It has become more accepted that the fist is not a really good weapon in a fight but my belief is its use comes from human instincts toward a more group communication and enforcement tool that results in less damage over a more physical way of communicating a group rule or law. It is also being made more known that the use of an open hand to cause damage, great bodily harm in defense when that force is necessary, is more effective vs. the closed fist. (clarity can be sought through reading the book by Marc MacYoung, “Writing Violence III: Getting Hit and Hitting.”)

Then add in reality that Multiple Methodologies [actual tactics and attack methodologies of impacts, drives (pushes), pulls, twists, takedowns/throws and compression, etc. are more effective than simply striking with the fist, etc. then we begin to understand, me anyway, that such a focus on the fist kind of detracts from using karate or any martial discipline from its very essence, to defend in some violent situation. 

To take up such discussions are informative and build understanding, understanding when it encompasses all possible aspects and intentions of the discussion. It is about distinctions especially if it is studied and practiced toward avoiding, deescalating or applying defense of conflict and/or violence. 

Needless to say that is why my articles have begun to take on a different perspective in trying to convey that principles are far more important than a technique based teaching. 

Bibliography (Click the link)

Thursday, November 5, 2015

Freudian slips

Blog Article/Post Caveat (Read First Please: Click the Link)

Verbal mistakes are simply an inevitable part of life. In an article for Psychology Today, writer Jena Pincott suggested that people make one to two errors for every 1,000 words they say. This amount to somewhere between 7 and 22 verbal slip-ups during the average day, depending upon how much a person talks. Some of these errors might indeed reveal unconscious thoughts and feelings, but in other cases they are simply cases of misremembering, language errors, and other mistakes.

When I think of freudian slips I often assign them to effects of inattention, stresses and the commonality of humans to simply speak without conscious thought as to what they say. I add in that perceptions from life along with distractions and inattentiveness lead us to say things that might closely sound the same as what was intended. This is one reason why it is important to speak only when you provide conscious thought to what it is you want to say before saying it.

In self-defense, this can achieve deescalation over escalation thus allowing us to avoid physical confrontation. Now, if I simply began, due to the adrenal dump and the adrenal stresses of conflict, to speak about the situation my mind may fly toward all the material I have come to understand regarding conflicts and if my experiences don’t connect properly I could inadvertently say, freudian slip if you will, something that would result in escalation when I intended to deescalate. 

It is sad that this occurs but it does and it is not about, in my mind, saying something you actually intended to say over what you would say for social harmony, etc. but the minds search of fragmented information where something that may seem in that unconscious instinctive instant as appropriate will actually be far removed from the human minds intent. I look at it as the monkey brain taking charge and reaching down into that convoluted and confusing memory data and taking what it thinks is appropriate to accomplish its egoistic pride driven status seeking emotionally driven data and using it to achieve a goal that is not necessarily a avoidance and deescalation goal.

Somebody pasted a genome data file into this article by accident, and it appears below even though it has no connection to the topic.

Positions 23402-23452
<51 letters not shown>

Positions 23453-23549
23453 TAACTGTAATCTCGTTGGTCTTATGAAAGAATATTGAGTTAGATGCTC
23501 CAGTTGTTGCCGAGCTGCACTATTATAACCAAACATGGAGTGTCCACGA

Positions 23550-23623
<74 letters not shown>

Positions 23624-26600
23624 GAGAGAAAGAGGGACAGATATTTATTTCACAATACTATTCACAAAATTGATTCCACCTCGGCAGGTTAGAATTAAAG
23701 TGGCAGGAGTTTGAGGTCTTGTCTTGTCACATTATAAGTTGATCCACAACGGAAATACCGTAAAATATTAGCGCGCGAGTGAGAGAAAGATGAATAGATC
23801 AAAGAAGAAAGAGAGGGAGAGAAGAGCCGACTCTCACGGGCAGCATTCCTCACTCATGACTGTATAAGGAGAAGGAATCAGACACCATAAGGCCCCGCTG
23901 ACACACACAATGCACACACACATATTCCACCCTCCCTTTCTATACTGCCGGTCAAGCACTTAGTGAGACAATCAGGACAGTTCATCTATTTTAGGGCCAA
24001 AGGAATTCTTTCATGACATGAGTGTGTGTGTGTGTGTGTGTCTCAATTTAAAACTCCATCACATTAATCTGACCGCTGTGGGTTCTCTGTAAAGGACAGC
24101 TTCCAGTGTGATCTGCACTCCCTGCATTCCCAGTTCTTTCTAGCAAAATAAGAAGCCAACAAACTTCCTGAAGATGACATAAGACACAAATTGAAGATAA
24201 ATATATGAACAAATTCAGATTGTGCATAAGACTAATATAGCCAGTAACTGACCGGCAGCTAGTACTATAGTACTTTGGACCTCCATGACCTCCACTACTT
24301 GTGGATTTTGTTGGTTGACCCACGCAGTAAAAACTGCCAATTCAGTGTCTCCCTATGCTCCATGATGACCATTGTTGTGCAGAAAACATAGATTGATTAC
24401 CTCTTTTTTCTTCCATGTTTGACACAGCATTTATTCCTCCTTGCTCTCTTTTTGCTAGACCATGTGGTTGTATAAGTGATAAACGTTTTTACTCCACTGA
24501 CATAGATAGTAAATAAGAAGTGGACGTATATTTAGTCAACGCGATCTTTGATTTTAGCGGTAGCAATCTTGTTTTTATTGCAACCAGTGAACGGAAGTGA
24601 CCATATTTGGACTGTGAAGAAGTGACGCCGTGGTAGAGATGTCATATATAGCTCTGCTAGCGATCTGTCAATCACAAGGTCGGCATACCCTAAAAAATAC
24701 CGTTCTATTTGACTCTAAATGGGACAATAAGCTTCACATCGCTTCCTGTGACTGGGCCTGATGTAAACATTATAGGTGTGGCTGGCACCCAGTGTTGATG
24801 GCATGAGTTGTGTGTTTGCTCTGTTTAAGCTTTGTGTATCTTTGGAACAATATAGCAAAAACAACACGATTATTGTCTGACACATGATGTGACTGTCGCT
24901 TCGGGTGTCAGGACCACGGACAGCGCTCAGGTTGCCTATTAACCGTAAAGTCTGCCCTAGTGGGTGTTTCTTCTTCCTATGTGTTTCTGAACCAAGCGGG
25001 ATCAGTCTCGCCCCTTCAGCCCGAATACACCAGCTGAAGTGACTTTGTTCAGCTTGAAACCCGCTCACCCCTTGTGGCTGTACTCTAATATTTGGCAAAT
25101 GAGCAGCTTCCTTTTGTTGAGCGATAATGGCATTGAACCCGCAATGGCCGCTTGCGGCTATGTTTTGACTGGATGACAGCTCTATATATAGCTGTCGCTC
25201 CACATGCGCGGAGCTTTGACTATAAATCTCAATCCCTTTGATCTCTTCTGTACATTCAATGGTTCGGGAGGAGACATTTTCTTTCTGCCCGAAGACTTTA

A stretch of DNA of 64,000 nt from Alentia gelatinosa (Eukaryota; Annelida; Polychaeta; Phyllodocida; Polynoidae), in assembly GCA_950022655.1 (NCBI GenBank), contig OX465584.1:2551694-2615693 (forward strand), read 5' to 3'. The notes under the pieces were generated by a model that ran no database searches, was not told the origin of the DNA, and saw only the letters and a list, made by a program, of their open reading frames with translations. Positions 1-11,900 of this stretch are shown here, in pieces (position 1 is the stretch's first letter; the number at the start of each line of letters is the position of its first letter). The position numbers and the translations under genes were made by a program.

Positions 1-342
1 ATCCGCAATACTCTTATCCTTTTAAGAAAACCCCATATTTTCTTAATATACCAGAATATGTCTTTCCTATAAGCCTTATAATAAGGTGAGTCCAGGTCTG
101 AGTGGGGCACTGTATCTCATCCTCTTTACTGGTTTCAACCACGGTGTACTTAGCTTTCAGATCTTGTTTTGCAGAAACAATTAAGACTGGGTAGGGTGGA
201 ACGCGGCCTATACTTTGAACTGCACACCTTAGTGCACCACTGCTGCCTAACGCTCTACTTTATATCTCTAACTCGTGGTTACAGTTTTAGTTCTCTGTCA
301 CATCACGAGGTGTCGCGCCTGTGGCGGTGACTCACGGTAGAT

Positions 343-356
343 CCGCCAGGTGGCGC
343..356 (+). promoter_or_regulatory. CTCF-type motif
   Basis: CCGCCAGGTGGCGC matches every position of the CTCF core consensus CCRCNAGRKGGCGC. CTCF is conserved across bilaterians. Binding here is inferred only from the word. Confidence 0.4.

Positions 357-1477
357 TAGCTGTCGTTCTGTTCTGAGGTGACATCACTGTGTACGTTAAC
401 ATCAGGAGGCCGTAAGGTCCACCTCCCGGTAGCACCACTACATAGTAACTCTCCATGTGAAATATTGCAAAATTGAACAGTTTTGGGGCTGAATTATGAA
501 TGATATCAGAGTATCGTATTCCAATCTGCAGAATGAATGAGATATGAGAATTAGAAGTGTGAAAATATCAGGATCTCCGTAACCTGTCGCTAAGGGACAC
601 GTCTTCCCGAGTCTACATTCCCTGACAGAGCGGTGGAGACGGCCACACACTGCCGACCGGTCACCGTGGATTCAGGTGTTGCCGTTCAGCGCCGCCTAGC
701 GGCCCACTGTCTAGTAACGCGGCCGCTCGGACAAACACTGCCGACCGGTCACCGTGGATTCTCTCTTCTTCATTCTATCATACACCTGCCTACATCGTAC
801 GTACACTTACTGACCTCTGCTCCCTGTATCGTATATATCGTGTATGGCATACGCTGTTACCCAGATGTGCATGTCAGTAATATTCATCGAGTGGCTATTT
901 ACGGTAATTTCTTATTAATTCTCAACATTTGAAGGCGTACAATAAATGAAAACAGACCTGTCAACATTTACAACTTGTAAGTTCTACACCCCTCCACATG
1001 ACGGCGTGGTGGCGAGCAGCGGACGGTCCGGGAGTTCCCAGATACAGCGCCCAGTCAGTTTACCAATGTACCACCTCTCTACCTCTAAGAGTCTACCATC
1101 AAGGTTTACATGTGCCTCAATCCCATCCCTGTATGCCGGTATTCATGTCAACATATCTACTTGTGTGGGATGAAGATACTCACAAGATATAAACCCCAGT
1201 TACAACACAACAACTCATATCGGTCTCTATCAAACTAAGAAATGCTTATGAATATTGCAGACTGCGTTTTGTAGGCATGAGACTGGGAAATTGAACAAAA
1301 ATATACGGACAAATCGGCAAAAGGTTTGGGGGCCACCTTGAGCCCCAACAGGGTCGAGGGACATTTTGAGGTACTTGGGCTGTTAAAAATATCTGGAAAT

Freudian slips can be mostly controlled if we can recognize the adrenal stress-conditions we are often thrown into like a non-swimmer into the deep end of the pool and make conscious, human brain logical, choices to say things that will actually accomplish the goals of avoidance and deescalation. This would include the junk the monkey floods our mind into thinking even before it reaches our mouths and becomes audible to our attacker. 

If you are exposed to such stressful situations then any and all information and thoughts from previous experiences and perceptions will try their best to reach a point that will actually overtake logical thinking and replace what would be best with what adrenal stress-conditions drag up as “Possible.” Such speed and force of thinking through stressful conflict tend to overtake and overcome just like the monkey works hard to overtake and overcome the more human logical words, deeds and actions that would avoid and deescalate vs. escalate and partake in conflict and violence resulting in a possible death or grave bodily harm to either or both parties. 

Learn to control the monkey, learn to work with the human brain and make an effort to think before you open your mouth. Most often in many conflicts the road that leads to physical violence can still allow time to think and talk but also train to act instinctively through the lizard with properly trained actions if all else fails and physical violence is on its way. It is rare that asocial predatory process and resource violence happens and even then if you follow the scripts appropriately to the situation you can still think, pause and then speak if necessary, etc.

These are simplistic thoughts meant to make you think and consider options that may not be known or you may not know you don’t know about - do it in training, not in the active situation. 

Consider this, “Linguistic slips can represent a sequencing conflict in grammar production. From this perspective, slips may be due to cognitive underspecification that can take a variety of forms – inattention, incomplete sense data or insufficient knowledge. Secondly, they may be due to the existence of some locally appropriate response pattern that is strongly primed by its prior usage, recent activation or emotional change or by the situation calling conditions.” Meaning that a slip with a person may actually be meant for someone else rather then the current recipient. If a prior situation was strong enough it may cause memory to create and configure a comment in an inappropriate way not meant for the current listener. Again, think first then speak - it is a good way to avoid conflict and escalation of conflict.